Academic whose research led to What Works Network calls for independent review

Review call comes as former cabinet secretary Lord Gus O’Donnell says progress on What Works Centres has stalled
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The Cabinet Office should commission an independent review of the What Works Network, as part of a raft of measures to bolster evidence-based policymaking, the academic whose research led to the network’s creation has said.

Jonathan Shepherd, a surgeon who has been the independent member of the Cabinet Office What Works Council since 2013, said the National Audit Office or another “suitable external organisation” should also devise  a quality assurance framework for the network.

These steps are two of several recommendations in a report published by Shepherd, a professor in Cardiff University’s Crime and Security Research Institute, looking at how to make better use of what he called the “evidence ecosystem” – evidence gathering and synthesis, guidance derived from this synthesis, and services able to respond to guidance quickly – to improve public services.

“Public service effectiveness and efficiency depend in large part on their foundations of the best evidence available, expert synthesis of this evidence, the guidance and quality standards derived from this synthesis, and the ability of services to respond to guidance quickly,” Shepherd wrote.

“Weak foundations in these areas mean that opportunities to improve services and minimise waste will be missed and that interventions which do more harm than good will be retained.

He said during the efficient use of public resources has become more important than ever as Covid-19 hits global economies.

And during the pandemic, scientific evidence, synthesis and the resulting guidance for ministers and officials have “established themselves steadily more securely as a basis for decisions”.

“This process has been subject to continuous public and professional scrutiny and has not just survived but is now seen as crucial to decision making by governments and by front line practitioners. It is now time to ensure that this process is robust in a public services context,” Shepherd said.

Ensuring this can happen means “every link in the evidence chain needs to be strong”, he added.

The What Works Centres have played an important role in generating and synthesising evidence on the effectiveness and cost benefit of public service in specific policy areas since being set up by the Cabinet Office in 2013. There are 10 centres, covering areas such as wellbeing, local economic growth and children’s social care, and they are estimated to cover more than £250bn of public expenditure annually.

The rapid expansion of the network has created challenges, however – at the moment there is “no common currency for ways in which evidence is generated and synthesised”, according to Shepherd. Nor is there a recommended quality-assurance mechanism aside from peer review and prioritising “high quality impact evaluations through a robust system for ranking evidence”.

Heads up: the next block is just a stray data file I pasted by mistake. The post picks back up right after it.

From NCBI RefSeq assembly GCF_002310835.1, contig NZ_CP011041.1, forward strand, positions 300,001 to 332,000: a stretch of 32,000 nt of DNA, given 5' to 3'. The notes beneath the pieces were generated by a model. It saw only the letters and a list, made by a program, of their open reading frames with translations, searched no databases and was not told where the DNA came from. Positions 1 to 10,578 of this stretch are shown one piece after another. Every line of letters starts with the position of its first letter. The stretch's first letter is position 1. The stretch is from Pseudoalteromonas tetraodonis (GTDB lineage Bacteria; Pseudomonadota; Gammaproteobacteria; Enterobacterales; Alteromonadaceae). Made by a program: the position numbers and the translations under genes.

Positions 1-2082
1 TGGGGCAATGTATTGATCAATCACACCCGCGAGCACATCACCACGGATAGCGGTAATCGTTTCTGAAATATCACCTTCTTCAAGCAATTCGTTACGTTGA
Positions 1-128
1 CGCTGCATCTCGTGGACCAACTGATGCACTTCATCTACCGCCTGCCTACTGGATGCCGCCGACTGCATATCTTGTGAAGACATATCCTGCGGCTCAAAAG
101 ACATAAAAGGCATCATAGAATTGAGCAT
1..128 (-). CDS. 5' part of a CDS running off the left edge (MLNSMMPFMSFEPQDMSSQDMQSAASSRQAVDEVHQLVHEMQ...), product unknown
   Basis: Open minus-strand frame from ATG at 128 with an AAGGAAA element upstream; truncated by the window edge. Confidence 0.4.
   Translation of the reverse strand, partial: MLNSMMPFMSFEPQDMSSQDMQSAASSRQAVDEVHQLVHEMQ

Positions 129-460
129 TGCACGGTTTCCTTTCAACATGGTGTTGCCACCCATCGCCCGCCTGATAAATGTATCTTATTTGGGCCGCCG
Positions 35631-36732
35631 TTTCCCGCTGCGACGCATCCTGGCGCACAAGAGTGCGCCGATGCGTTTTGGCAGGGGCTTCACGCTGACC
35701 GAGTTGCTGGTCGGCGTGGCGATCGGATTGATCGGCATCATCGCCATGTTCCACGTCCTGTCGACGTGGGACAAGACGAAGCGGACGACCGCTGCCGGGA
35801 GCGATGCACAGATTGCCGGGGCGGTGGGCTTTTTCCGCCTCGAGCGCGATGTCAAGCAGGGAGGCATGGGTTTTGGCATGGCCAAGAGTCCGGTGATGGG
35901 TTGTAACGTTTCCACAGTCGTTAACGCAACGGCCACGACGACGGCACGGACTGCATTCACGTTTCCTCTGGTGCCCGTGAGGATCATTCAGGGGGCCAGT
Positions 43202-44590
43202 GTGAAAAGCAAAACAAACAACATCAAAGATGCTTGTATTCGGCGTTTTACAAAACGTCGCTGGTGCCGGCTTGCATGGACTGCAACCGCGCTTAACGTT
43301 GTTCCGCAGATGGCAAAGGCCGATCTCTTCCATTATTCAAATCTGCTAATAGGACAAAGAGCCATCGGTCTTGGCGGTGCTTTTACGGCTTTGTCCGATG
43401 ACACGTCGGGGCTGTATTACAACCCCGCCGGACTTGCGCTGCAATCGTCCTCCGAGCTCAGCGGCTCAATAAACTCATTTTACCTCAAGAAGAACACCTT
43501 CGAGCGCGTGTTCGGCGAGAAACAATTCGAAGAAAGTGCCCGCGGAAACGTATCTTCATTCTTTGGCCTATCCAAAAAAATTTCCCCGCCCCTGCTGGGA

An independent, external review of the network would therefore be "helpful", Shepherd said. He noted that the only major review so far has been carried out by the network itself, and so a review by the NAO or another relevant body "would be the first comprehensive external appraisal" of What Works centres.

To further address these challenges, Shepherd has proposed the centres use IMPACT principles – meaning they should be independent, methodologically rigorous; practical; accessible; capacity-building; and transparent.

And the way centres synthesise evidence and produce guidance should be standardised to “increase guidance quality, simplify an overly complex evidence ecosystem, and build bridges which would accelerate public service improvement”.

Other recommendations in the report include suggesting the What Works Centres develop formal relationships with service regulators and professional bodies in their areas of expertise, to encourage public bodies to take expert guidance on board.

“At a time when effective public services and the efficient use of public resource have never been more important, this action is needed to ensure that the methods for finding out, promoting and adopting what works best and what represents best value are clear, and used,” Shepherd said.

Gus O’Donnell, who was cabinet secretary from 2005 to 2011, said he backed Shepherd’s call for a review of the network.

“The development of the What Works Centres is really important but it’s kind of stalled. I would say if [Cabinet Office minister] Michael Gove wants to back up anything he said in his Ditchley speech, to prove that it wasn’t just words, he should really be expanding the What Works Centres,” he told CSW.

In the June speech on civil service reform, Gove spoke about the importance of evidence-based policymaking, saying there were "precious few government-sponsored or owned sources of reliable evidence on what works"

“Outside bodies help to improve the quality of government and the quality of evidence [it uses],” Lord O’Donnell added. The network could provide useful evidence to support economic policymaking, for example, he said – especially where new taxes are needed, which can spell “political death” for ministers.

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